Saturday, July 28, 2007

Defense of Data Analysis

Michael pushed, Suresh and Piotr pulled, the algorithmii in the northeast and beyond pored over data, and someone asked, why slice, dice, aggregate and group by. Is it actionable?

John Graunt wrote "Foundations of Vital Statistics" in 1661/2 (his notation), thus founding Statistics. He describes his data (birth/death announcements in Parish Hall records, starting circa Plague time), how they were collected (eg ringing of the bell brings the data collector to the site so they can determine the cause of death, published every thursday for a fee), his first analyses are simple groupbys (cause of death and number of fatalities due to each), and then he proceeds to observations, some simple, some that forces him to lament the lack of data and curiosities of data collection, and some elliptical, hanging without much support. The paper is remarkably modern (modulo the quirks of the language from 300 years ago), and culminates in the soul-searching data analysts do even now: "It may now be asked, to what purpose tends all this laborious buzzling and groping", and after aggressive answers, concludes with:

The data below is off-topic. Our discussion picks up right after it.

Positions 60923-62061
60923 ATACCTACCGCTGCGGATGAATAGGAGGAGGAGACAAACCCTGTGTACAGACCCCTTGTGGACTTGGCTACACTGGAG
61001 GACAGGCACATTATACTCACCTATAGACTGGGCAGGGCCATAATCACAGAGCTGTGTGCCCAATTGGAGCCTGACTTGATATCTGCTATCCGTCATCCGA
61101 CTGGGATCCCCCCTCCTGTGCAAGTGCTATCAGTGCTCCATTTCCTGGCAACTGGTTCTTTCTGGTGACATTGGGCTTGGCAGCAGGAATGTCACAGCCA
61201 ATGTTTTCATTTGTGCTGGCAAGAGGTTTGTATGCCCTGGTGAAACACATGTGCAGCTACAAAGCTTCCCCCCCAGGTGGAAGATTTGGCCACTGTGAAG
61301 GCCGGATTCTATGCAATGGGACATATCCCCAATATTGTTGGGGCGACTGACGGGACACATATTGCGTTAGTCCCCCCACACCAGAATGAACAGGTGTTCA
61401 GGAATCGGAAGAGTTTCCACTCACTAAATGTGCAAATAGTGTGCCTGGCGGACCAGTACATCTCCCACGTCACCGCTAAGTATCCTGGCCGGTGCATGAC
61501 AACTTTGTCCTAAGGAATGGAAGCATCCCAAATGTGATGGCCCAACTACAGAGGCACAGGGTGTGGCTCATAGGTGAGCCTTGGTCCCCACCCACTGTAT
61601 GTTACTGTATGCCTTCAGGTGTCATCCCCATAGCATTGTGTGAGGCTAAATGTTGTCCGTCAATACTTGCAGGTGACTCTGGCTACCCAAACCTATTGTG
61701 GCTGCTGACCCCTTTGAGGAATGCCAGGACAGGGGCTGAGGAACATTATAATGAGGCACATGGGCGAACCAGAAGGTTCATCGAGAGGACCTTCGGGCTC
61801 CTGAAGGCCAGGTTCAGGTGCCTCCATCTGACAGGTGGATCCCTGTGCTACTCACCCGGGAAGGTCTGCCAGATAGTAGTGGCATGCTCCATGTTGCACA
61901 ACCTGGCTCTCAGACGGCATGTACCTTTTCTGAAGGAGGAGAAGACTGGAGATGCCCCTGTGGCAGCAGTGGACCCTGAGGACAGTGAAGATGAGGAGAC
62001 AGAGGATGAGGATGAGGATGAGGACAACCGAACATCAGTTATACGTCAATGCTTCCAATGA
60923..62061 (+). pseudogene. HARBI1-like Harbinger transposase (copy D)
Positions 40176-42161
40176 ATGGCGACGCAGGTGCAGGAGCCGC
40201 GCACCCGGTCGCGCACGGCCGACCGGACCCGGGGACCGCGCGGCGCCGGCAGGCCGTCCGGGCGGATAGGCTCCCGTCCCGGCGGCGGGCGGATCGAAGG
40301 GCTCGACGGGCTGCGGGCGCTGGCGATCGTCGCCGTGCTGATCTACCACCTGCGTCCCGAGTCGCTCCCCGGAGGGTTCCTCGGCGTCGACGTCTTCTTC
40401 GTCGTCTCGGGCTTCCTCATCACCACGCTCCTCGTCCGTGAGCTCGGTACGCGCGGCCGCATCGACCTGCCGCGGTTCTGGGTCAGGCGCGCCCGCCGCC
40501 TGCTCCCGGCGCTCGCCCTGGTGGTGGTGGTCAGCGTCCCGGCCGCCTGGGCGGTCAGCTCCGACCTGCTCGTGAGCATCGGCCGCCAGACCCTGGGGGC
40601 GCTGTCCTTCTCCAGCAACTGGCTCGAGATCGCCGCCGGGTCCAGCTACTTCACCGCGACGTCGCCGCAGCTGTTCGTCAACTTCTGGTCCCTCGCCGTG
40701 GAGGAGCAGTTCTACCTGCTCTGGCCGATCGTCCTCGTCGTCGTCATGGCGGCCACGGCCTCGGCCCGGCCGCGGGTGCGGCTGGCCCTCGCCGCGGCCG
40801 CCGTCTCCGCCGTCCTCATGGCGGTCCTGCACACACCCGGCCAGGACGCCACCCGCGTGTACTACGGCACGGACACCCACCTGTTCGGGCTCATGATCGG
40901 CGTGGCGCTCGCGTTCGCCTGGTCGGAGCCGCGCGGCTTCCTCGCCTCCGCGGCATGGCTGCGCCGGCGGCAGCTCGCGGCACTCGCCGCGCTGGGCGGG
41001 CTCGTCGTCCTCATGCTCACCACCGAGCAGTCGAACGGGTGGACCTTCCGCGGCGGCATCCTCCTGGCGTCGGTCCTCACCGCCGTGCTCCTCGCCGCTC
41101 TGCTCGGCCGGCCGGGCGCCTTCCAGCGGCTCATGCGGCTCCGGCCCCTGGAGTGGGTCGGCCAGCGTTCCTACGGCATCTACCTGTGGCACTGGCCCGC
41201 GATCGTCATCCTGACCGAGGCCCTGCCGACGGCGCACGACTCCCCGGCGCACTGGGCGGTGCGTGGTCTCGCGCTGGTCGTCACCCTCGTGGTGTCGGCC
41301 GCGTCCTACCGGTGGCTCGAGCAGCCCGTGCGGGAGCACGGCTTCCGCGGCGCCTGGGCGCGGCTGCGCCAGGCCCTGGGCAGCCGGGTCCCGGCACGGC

That a clear knowledge of all these particulars, and many more, whereat I have shot but at rovers, is necessary in order to good, certain, and easie Government, and even to balance Parties, and factions both in Church and State. But whether the knowledge thereof be necessary to many, or fit for others, then the Sovereign, and his chief Ministers, I leave to consideration.

Did Michael, Suresh and Piotr know their python scripts (?) will have political, religious and other implications?


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